Jeffrey D. Allred, Deseret News
Stericycle medical waste incineration plant in North Salt Lake City Thursday, May 30, 2013.

SALT LAKE CITY — A report spurred by public outcry and commissioned by the governor indicates that while some cancer types have increased, there is no measurable uptick in environmentally linked cancers diagnosed near Stericycle.

The Utah Department of Health and Davis County Health Department looked back 35 years to compare cancer incidents near Stericycle, a medical waste disposal facility in North Salt Lake, looking for increased incidents or cancer clusters in Bountiful, Centerville, North Salt Lake, West Bountiful and Woods Cross.

"I don't classify those as proof of an elevation occurring or a cluster occurring. They're red flags," said Lewis Garrett, director of the Davis County Health Department. "I am fairly reassured by this data. … I would not recommend people move or sell their houses or take any drastic actions."

A heated and vocal campaign against Stericycle erupted after the company reportedly violated air pollution limits last May, an allegation it later denied. A growing group of protesters, including government leaders in neighboring Salt Lake County, insists the company's incinerator is releasing dangerous and invisible particles of medical waste into the air.

The study, which Gov. Gary Herbert requested in October, does not disprove the possibility that health problems are linked to emissions from Stericycle, Garrett added. The two departments will continue to watch the data in coming years.

Stericycle announced last month it intends to move to rural Tooele County.

Out of 42 of the major types of cancer reported in the past six years, the report identified a slight elevation of six types: colon, prostate, bone and joint, breast and cutaneous melanoma cancers, as well as anal cancer among women.

"These cancers are all highly preventable through lifestyle choices and regular health screenings," said Allyn Nakashima, state epidemiologist for the Utah Department of Health. "No links to air, water or soil have ever been established for these types of cancer."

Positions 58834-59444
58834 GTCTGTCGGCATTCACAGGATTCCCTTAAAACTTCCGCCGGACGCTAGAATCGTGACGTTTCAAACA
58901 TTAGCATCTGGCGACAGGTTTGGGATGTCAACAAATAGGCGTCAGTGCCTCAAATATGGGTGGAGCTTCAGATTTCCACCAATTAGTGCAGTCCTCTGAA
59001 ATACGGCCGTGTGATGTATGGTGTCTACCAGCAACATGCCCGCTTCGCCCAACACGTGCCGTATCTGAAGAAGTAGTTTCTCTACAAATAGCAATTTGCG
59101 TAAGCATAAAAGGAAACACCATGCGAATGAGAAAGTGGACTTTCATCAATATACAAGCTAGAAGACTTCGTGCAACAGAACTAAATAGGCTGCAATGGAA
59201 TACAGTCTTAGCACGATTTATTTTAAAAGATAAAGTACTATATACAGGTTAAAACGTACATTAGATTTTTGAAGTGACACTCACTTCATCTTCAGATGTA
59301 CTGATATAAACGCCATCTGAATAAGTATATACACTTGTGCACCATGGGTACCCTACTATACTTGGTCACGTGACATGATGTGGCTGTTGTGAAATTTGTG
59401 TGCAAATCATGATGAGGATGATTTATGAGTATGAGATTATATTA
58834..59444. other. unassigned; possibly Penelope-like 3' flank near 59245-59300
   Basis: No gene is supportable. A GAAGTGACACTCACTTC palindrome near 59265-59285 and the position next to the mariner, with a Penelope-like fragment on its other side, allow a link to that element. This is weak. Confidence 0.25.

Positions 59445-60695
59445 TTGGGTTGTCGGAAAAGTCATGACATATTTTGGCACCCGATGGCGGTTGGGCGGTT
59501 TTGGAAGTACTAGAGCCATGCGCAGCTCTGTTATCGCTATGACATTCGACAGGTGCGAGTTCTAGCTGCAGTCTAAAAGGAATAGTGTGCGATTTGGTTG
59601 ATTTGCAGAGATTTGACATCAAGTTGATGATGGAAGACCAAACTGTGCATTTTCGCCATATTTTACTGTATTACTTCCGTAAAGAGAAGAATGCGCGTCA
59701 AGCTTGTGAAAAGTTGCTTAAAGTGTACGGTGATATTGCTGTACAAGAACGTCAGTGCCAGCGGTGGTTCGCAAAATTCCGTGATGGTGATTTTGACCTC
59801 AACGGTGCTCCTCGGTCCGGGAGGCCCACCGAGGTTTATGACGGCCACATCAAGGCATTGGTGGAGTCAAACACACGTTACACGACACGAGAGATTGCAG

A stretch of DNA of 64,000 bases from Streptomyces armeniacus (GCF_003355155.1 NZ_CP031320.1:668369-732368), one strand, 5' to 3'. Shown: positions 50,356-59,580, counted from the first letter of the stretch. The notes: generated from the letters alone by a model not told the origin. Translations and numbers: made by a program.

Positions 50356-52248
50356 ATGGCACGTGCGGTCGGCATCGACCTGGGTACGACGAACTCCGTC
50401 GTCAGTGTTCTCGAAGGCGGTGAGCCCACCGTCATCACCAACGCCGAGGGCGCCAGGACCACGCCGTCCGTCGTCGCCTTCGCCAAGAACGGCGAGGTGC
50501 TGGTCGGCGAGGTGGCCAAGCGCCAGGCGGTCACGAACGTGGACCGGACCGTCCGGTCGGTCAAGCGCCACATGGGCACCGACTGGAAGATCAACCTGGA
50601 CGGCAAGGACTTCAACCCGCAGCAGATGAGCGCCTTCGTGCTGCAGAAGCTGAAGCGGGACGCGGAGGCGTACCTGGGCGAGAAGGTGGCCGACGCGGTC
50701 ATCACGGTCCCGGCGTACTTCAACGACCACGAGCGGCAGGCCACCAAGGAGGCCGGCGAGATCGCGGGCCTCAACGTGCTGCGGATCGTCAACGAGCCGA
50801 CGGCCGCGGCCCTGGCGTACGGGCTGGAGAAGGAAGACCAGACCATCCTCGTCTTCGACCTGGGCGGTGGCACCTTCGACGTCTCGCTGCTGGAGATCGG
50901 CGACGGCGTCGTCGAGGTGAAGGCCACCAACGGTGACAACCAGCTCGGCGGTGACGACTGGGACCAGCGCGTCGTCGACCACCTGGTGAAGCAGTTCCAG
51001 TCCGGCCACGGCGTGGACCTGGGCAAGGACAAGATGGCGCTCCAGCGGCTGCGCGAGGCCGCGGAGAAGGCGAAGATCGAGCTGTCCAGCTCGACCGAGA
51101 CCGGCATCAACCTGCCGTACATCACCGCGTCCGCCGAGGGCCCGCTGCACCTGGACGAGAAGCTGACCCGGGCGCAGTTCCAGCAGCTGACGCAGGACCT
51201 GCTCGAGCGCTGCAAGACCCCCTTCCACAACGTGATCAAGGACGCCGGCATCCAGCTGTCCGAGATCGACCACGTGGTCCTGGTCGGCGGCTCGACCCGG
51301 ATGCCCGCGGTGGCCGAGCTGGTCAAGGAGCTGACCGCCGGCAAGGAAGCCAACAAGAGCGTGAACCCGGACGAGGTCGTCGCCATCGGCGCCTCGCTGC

Alicia Connell, co-founder of Communities for Clean Air, said she hopes the health department will continue to watch the area because health problems possibly linked to Stericycle may not be apparent for several years.

"I hope they start looking into more than just cancer possibilities and they really start looking in-depth at our health," Connell said, "making sure that what this company is doing is not hurting us and that 10 years from now we're not going to all look back and think, 'Oh, my word. We should have fixed this. We should have shut this down a long time ago.'"

The report took data about cancer patient counts from the Utah Cancer Registry and the Utah Department of Health between 1976 and 2011, broke them down in six-year increments and compared them, explained Sam LeFevre, the report's author. Researchers looked for changes that continued across two six-year periods or surfaced in the most recent period.

The study does not measure cause and effect, LeFevre noted, and some increases are expected to surface periodically based on the amount of the data being reviewed.

However, because of the time it takes for cancer to develop after exposure, and more time after that before the cancer is detected, another study period is need to determine whether those cancers continue to increase or others surface, said LeFevre.

"Regardless of whether Stericycle is a factor or not, we want to promote healthy lifestyles in the community," LeFevre said. "If we can find concerns that the community ought to be aware of, this is an opportunity to promote that."

In light of the report, the two health departments are recommending residents in south Davis County and Utahns in general be aware of lifestyle choices that may help prevent cancer, such as quitting smoking, maintaining a healthy weight, avoiding excessive sun exposure, and getting regular health screenings.


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